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The November 2017 TKU provides complete OpenStack discovery.
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Provided you are running Discovery 11.2.
What I can see in the new TKU of november for BMC Discovery
1) you need Discovery 11.2
2) you need credential to access to the REST API of your OpenStack (more or less Admin credential with full access to all projects)
3) the Discovery of this kind of OpenStack needs new licences for Cloud Discovery ...
4) you need to create a Discovery Cloud job for each OpenStack
5) this Discovery will create a Cloud Provider, link this one to a Nova Provider (VMs) and Cinder Provider (VolumesStorage)
6) at this time I don't see any link between Nova and Cinder information (it seems he asks some information from Keystone, NeutronLoadBalancer too, but I don't know, it is not working at this time on my BMC Discovery)
I don't check Relation between Host and VM discovery by this method,
The bad points from my point of view :
1) New licence
2) It seems we don't have any link between real infrastructure discover before like my Storage stuff, you could obtain 2 views, one with your old discovery stuff, and a second with this cloud job, and I am not sure about the quality of the relation between, I will check that on monday.
3) One job by OpenStack
4) you don't have the same granularity and model as for VMware
At this time and from my point of view, we improve a little bit the reality when we say "provides complete OpenStack discovery". I hope I will find a way to have a better view of what BMC Discovery is able to do next week.
Hopefully, I already work by myself on OpenStack discovery with BMC Discovery 11.2 and the new REST API Discovery provide, so I succeed to have something more like that Hypervisor (OpenStack) -> Virtual Machine (Novaa) -> Volume Storage (Cinder) -> Storage Device
2 of 2 people found this helpful
Just a few points about scanning OpenStack:
Discovery can potentially see OpenStack from two directions:
1. By scanning the hosts running the OpenStack software (Keystone, Nova, Cinder etc) using ssh. In this case, Discovery will create SoftwareInstance nodes related to each Host. With access to the configuration files, the various SIs will be linked up with dependencies, including links to MariaDB and RabbitMQ. This will also see things like the KVM VMs (or whatever) for the Nova Compute instances, HA Proxies for Neutron LoadBalancers
2. By scanning the OpenStack cloud itself by the API. This requires a new credential which is specific to the OpenStack (Keystone) API. This doesn't NEED admin rights but there is a bunch of information you don't get without it (see below).
When scanning the OpenStack cloud, the patterns will look for existing VM and LoadBalancer nodes which represent the Nova compute/Neutron LB instances. If found, these nodes will also be linked to the cloud service giving you a view of how the infrastructure supports the private cloud. If existing nodes aren't found, then new nodes for the Nova/Neutron resources will be created: these will be destroyed on a subsequent scan if the Hosts running OpenStack have since been scanned (i.e. we try very hard to avoid having duplicate nodes to represent the same things)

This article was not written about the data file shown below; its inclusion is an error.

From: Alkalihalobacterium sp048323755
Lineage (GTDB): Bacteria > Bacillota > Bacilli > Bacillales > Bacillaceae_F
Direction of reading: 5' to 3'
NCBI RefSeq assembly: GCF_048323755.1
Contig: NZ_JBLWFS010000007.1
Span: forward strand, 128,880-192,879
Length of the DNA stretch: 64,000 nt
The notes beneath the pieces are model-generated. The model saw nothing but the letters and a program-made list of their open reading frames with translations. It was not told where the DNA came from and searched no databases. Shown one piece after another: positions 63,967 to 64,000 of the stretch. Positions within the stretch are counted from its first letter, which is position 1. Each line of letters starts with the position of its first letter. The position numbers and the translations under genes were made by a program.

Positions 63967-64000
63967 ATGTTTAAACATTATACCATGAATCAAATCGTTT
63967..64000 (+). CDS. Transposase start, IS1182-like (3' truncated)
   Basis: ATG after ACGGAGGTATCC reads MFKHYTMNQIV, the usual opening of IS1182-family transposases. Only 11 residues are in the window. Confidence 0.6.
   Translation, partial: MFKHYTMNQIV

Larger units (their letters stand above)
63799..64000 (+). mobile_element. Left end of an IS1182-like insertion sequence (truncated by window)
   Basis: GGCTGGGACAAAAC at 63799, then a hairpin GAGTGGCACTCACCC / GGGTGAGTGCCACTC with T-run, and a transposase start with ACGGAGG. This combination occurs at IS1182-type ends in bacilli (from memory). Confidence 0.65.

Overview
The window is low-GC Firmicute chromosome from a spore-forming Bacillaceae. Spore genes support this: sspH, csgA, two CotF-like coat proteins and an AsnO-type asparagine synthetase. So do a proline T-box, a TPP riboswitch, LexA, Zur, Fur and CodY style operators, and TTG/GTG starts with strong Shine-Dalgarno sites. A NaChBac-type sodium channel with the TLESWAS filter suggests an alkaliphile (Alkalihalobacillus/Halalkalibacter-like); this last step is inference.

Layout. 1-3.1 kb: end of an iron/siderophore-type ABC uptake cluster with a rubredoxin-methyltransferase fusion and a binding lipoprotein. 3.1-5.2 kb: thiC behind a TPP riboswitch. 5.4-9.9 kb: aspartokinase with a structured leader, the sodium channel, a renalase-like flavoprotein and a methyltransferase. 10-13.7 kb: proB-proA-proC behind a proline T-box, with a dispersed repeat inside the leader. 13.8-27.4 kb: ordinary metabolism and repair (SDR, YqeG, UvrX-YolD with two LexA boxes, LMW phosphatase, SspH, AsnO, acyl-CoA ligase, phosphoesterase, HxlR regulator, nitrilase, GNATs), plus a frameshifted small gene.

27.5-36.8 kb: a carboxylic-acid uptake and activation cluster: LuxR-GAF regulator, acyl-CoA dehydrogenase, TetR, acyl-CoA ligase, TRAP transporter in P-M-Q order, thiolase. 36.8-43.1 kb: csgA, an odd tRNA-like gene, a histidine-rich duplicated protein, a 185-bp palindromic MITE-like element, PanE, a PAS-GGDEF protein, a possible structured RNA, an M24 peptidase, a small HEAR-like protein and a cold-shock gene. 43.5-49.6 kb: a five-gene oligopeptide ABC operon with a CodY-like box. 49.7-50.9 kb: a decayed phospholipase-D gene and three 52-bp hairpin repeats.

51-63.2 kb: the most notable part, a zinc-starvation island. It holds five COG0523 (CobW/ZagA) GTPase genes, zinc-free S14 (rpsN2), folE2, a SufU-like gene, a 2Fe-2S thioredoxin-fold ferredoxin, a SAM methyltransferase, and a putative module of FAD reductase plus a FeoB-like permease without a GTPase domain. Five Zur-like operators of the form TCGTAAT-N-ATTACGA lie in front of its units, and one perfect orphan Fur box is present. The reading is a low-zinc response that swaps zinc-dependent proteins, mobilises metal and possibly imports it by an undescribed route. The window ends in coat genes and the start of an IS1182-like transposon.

However, without admin rights we can't tell which VMs are running on which hosts which makes it impossible to connect things together properly. In this case you WILL get two copies of each VM, one seen from the Host and one seen from Nova without any connection between them. We also can't access all projects, only those the user has access to - this may or may not be a problem.
You do currently have to set up a scan for each OpenStack instance you have. We have assumed that most customers wouldn't have very many separate installs?
You should see the linkage from Virtual Host -> Nova VM -> Cinder Volume -> Storage Device. It might require two scans to see it all as we can only perform the final linkage step from the Storage Device end.
Finally, I don't quite understand "ou don't have the same granularity and model as for VMware"?
Thanks for the clarification,
You are right to say OpenStack can be discovered by two ways. The sad fact, it seems at this time we don't do any relation between those ways.
It is really sad because I am pretty sure we can link Cinder/Nova by using information in the API, Nova can be link to Virsh, and Virsh is linked by your patterns to the Host, so with just a little bit of work we can have all the stacks (and impact) from the Storage/Hypervisor to Host/Software.
In your story, OpenStack CloudDiscovery is not useful for a big part of customers who uses OpenStack in their infrastructure. And the legacy Discovery who find the Virsh on the Hypervisor will not provide enough information compare to VMware Patterns. (nothing about storage for example)
1 of 1 people found this helpful
Thanks for the feedback. We are looking at ways to improve completeness of Openstack and will consider your comment above.
What is done with Cloud Discovery is definitely a step forward to Openstack customers. A point I also want to make is that there might be some misunderstanding in terms of how this is licensed: multi-cloud discovery is not an added cost above standard discovery (it is either or). Please PM me if you need more information.